I got the text from my mother on a Tuesday.

When they diagnosed my father, I had just begun my sophomore year. I was a transfer student navigating my disorienting new collegiate environment. Grief and mourning is its own unique and dizzying experience. As his diagnosis has dragged on and his symptoms have grown, my father’s illness has sometimes left me as a husk of the girl I wanted to be, the girl he wanted me to be. 

His diagnosis is no longer new. I’ve carried it with me for months—and let it calcify into something deep and dead, rotting inside of me. Most days, I keep myself disorientingly busy. I suspect if I stop sprinting, all the darkest and ugliest parts of me will leak out, so instead, I run marathons and triathlons. I repeat “I’m okay, I’m okay, I’m okay” at each slight pause, like a mantra. Like a prayer.

But I haven’t done it without help. As overwhelming as this year has been, I’ve found a collection of people to call my own. They help me carry the burden of grief. My roommates have watched me fall time and time again, with wisdom and support that I still marvel over. Christie has let me lean on her more times than I can count, has let me come into her room and talk for hours in a meandering fashion about nothing particular at all, just because I’m too scared to say what I actually want to. In the blank spaces of conversation between us, she has let me say all that I needed to without confessing anything at all.

And my other roommate, Aliki, has held me up each time my knees threaten to buckle. I don't have a sister, but that same fierce protectiveness I feel towards her is what I imagine it must feel like to have one. Some days, she climbs into my slim Twin XL bed, and we stare at the twinkling fairy lights across from us as we confess the various worries—silly and serious—that plague us. Our text messages read like love letters filled both with touching sincerity and obscene jokes. In Aliki, I have found a best friend who not only lets me borrow her clothes, but also lets me share the parts of me I try desperately to shed. She accepts my sadness with a grace and kindness that has buoyed me through the best and worst of this year.

There’s also Anthony, who never fails to make me laugh, who can read me like a book, even the chapters I wish he would just put down. Anthony who lights up my day with his text messages, his sincerity, his tough exterior but shining and luminous interior. He has let me cry on his shoulder as we sit side by side on my ugly brown couch. Yet, at the same time, he is my forever dance partner and date night date. In him, I have found the brother and best friend I’ve always wanted.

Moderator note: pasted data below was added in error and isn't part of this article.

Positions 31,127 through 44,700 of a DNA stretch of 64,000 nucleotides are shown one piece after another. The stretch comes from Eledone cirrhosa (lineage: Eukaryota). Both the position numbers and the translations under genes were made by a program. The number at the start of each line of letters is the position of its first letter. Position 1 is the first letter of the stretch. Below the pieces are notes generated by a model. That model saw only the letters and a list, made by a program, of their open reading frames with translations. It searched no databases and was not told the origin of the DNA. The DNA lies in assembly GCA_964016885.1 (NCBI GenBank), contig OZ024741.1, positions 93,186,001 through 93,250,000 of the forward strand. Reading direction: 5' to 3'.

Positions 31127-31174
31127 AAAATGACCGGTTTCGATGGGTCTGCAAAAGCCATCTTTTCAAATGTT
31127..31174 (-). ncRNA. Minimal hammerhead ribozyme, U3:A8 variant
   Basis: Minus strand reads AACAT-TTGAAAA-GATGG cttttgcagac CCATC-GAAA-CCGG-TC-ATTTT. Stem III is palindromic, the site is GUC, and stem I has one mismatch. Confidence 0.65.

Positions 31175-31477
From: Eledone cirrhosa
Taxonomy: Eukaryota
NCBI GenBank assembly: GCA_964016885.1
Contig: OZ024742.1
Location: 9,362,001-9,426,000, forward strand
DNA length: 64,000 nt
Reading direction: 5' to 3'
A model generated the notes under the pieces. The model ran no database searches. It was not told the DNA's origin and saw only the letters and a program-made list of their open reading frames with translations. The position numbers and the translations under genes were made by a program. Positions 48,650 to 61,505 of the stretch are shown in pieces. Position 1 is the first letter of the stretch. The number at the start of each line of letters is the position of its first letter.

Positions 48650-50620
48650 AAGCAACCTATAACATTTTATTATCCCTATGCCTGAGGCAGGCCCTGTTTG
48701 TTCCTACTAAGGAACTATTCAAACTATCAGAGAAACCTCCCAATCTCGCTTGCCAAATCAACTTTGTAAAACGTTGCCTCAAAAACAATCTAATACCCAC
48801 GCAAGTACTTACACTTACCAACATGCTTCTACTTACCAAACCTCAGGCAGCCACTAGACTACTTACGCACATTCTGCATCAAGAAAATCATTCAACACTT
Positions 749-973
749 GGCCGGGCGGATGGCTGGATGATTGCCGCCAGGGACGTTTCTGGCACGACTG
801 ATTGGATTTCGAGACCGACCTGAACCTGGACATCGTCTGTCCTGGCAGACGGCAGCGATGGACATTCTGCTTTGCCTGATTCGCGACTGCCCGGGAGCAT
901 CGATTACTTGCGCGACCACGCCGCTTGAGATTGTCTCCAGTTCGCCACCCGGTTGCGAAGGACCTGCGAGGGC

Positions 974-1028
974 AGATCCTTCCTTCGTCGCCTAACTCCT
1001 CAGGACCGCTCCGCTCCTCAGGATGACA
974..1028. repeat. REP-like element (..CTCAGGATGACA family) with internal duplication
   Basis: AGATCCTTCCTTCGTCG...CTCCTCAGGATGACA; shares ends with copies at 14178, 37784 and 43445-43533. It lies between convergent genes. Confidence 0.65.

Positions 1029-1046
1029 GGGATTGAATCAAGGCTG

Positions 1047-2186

And then there has been Swathi, my childhood friend who has watched and supported me through each and every growing pain. In the summers we used to take long, winding car rides across the countryside and into the city. With the windows down and our playlists on repeat, the street lamps lit up a city we seemed to know so well and yet hardly at all. Our friendship has spanned eight years and different continents, yet somehow we ended up back in the same city for college. Although we go to different schools, she and her roommates have always welcomed me with open arms and waiting hot chocolate, and her apartment has become a sanctuary from the tumult of my life.

Two weeks ago, on my 20th birthday, Aliki organized a surprise party with my parents, and walking into that karaoke lounge, I looked around at the face of all my loved ones—Peter, who brings me food, sends me the best emojis, and is possibly one of the funniest people I know; Jacob and Christine, my first friends at Penn, my future roommates with the best music taste, and the people I know I will always have a good time with; and Sarah, who once, after I sprained my ankle badly and began crying in Allegro's at 3 a.m., looped my arm around her neck and helped finagle me back into my apartment. I was reminded, suddenly, of how lucky I was, how immensely grateful I have been, and will continue to be, towards all these people who I have somehow, surprisingly, astoundingly, let myself become soft around.

In the face of all this pain, I have gained an astonishing knowledge on the true nature of love. Love has meant being vulnerable, sacrificing the security of emotional armor that I try hard to shield myself with. Love has also been bowing my head, learning the unique lesson of humility through watching someone so important to me gradually get sicker and sicker. And yet, at the same time, love has meant leaning on those close to me, letting them in to see the darkest parts of me, the facets of me that I wish didn’t exist. It has meant trusting that they will choose to see the good in me, even when it isn’t so evident. Loving these people and being loved in return has given me a community and a sense of belonging at a time in my life when very little seems to make sense. In that sense, is each “I love you,” not really just a “thank you”?

There are days that I am still overwhelmed with the uncertainty of the future, with the suffocating sensation of helplessness, but on these days, I’m teaching myself how to walk down the hall, to knock on my roommate’s door, climb onto her small Twin XL bed, let her make me laugh, and trust that things are going to be alright.

They have to be.